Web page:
Calais jungle artist
A Sudanese flag flies over one of Yasir's painted tents in the Calais campMigration Museum Project

Yasir*, a victim of the ongoing conflict in the South Kordofan region of Sudan, has been living in the Calais 'Jungle' for five months. He lives in a makeshift shelter with six other people, who share everything from food and water to clothes. One of thousands of refugees and migrants living in squalid conditions in one of Europe's largest shanty towns, Yasir finds it difficult to express himself using words - so he communicates through art.

"When you can't tell your problems to a person, you can tell them to paper," he says. Although Yasir cannot normally afford to buy paper, he has always found other ways to make art - either by painting tents and pieces of wood, or by working with rubbish he has salvaged. Amid the ramshackle of muddy homes, makeshift shops, cafes and schools stands a colourful tent, hand-painted by Yasir. It is adorned with a Sudanese and a French flag.

Yasir, 26, has also made use of art supplies sometimes donated to the camp. He has painted everything from farmers in his native Sudan to displacement camps along the route on his journey to France and scenes from inside the Jungle. One picture depicts the Eiffel Tower, while another shows a boat crossing the Mediterranean sea.

In June, his work will appear as part of an exhibition by the Migration Museum Project in London to mark Refugee Week, through the charity Care4Calais.

Yasir is from the Nuba Mountains, an isolated region in South Kordofan which borders Sudan and the newly-formed state of South Sudan. Engulfed in conflict, the area is at the centre of fighting between the Sudanese Armed Forces (SAF) and Sudanese People's Liberation Movement-North (SPLM-N), a rebel organisation controlling territories in the region.

Calais camp artist
One of Yasir's painting of the Calais campMigration Museum Project

Air strikes and ground attacks by both government forces and militias have destroyed homes, hospitals and caused food scarcity, displacing tens of thousands of people. Many have fled to South Sudan, itself ridden with civil war, but others, like Yasir, have escaped to Europe.

"When the war came to the village, everything was destroyed, even the trees. The people scattered and I ran," he explains. "The army came in primarily to kill the young men of fighting age."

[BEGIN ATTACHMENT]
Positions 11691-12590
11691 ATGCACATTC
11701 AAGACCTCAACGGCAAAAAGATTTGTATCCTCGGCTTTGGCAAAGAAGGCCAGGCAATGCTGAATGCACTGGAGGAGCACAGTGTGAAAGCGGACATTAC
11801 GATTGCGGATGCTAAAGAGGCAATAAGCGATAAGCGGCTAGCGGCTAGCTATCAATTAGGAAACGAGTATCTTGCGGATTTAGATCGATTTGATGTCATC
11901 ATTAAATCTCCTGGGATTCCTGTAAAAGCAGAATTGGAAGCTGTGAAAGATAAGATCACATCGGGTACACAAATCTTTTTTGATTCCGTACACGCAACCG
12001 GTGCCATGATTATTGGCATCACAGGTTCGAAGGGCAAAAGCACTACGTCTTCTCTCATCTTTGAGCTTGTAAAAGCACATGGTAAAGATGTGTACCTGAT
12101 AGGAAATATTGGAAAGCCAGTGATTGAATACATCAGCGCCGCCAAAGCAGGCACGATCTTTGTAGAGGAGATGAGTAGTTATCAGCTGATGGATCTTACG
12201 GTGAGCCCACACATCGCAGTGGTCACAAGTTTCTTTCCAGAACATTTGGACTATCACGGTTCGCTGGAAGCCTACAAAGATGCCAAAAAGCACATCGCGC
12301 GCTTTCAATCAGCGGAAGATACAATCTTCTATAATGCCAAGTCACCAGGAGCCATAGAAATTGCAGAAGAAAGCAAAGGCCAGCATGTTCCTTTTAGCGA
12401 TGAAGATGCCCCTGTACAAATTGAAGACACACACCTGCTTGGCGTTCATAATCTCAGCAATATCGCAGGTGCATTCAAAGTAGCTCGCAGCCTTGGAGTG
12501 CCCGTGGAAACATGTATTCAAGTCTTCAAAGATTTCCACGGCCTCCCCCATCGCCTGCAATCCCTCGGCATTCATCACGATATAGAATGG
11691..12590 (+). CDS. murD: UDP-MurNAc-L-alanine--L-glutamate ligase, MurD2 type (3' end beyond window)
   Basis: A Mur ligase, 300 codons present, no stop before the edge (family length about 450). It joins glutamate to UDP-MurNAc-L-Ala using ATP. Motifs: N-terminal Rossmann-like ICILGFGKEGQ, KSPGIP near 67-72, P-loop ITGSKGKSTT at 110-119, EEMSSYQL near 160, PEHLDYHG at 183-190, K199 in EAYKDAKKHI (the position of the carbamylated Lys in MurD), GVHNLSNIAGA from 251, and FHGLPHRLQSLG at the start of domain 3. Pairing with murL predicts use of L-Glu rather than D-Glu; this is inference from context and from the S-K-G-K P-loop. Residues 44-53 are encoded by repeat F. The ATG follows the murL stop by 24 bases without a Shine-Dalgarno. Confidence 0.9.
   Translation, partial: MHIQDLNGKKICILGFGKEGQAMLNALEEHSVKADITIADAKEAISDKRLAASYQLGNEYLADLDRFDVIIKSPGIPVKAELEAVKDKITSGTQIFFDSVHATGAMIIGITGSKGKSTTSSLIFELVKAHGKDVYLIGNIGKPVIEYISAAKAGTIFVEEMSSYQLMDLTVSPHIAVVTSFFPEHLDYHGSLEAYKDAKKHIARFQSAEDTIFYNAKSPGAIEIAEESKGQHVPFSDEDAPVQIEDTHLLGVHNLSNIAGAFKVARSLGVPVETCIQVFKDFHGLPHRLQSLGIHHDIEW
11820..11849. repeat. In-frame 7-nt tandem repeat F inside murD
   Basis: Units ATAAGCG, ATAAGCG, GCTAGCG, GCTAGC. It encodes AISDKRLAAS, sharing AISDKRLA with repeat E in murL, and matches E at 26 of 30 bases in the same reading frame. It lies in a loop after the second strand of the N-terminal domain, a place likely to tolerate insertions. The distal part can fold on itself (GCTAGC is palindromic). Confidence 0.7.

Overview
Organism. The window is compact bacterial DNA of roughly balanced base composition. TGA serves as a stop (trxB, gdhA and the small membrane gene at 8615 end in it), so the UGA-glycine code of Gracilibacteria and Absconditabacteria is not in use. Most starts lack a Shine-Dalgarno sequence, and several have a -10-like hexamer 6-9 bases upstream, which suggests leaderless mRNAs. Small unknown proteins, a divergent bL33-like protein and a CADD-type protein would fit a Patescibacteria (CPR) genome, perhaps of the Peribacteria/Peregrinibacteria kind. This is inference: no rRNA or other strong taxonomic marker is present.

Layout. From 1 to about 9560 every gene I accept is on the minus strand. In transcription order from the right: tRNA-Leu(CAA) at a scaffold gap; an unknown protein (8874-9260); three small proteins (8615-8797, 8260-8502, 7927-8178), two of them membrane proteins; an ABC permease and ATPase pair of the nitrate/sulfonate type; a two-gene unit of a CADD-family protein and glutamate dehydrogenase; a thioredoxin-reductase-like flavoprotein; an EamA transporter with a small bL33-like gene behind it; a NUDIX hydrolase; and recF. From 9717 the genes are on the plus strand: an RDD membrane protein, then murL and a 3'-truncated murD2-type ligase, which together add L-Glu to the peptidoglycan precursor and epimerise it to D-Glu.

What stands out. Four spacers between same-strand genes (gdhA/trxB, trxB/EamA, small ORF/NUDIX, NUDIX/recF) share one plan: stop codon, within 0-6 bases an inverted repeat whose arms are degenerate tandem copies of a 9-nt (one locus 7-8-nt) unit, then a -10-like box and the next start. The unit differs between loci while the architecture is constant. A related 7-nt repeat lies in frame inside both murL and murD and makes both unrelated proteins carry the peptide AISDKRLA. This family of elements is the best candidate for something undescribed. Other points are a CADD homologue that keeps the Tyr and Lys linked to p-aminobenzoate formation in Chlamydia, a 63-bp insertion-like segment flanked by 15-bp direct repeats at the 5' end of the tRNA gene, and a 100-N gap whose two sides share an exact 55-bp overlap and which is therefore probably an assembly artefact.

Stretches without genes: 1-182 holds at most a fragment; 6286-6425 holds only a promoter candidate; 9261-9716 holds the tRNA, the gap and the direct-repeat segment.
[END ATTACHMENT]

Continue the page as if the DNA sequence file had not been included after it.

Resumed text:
South Kordofan is rich in oil, which continues to create tension in the region. Yasir says the army came to kill young men who could potentially defend the region's resources. "The people know this so when they are attacked the priority is for the young men to get away," he says.

After reaching the town of Sabratha on the Libyan coast, Yasir made the treacherous journey across the Mediterranean sea to the Sicilian province of Agrigento. The oldest of six siblings, Yasir has not seen his brothers or sisters since he left Sudan. He does not know what happened to his family. For him, art is a way of expressing his suffering - the poverty, the armed conflict and his squalid life in the Calais camp.

"The conditions are bad. There is no sanitation. It is hard to keep clean," he says, adding that although he grew up poor, he was always able to keep clean. "Here there is stagnant water and no drainage. The people are too crammed in, so they can't keep clean."

Calais camp artist
Yasir's paintings of his village in the Nuba Mountains and his journey across EuropeMigration Museum Project

Up to 5,000 refugees and migrants live in the Calais camp. Many have fled war, persecution or despotic regimes in Sudan, Afghanistan, Eritrea and Syria, but now face conditions described as a "war zone" by volunteers working on the ground. Sanitation is deplorable, medical supplies are low and the exploitation of women and children is rife.

But while Yasir's future remains uncertain, he will continue to paint as it is his way of maintaining his sanity and coping with the horrors he has witnessed. Making art is a way for Yasir to express what he struggles to articulate in words.

Yasir says that although he wants to leave the camp, he does not know where else to go. "I want to go to England and live somewhere quiet," he says. Until then, he hopes his art will speak for other refugees trapped just 20 miles from the coast of Dover in the purgatory of the Calais camp.

The non-profit Migration Museum Project is creating UK's first permanent, dedicated migration museum which will examine the important role of migration to and from Britain. Yasir's art will be featured in a multimedia exhibition staged by the Migration Museum Project in June, titled: Call me by my name: Stories from Calais and beyond. The exhibition will highlight the human stories behind the current refugee crisis.

*Yasir's name has been changed to protect his identity.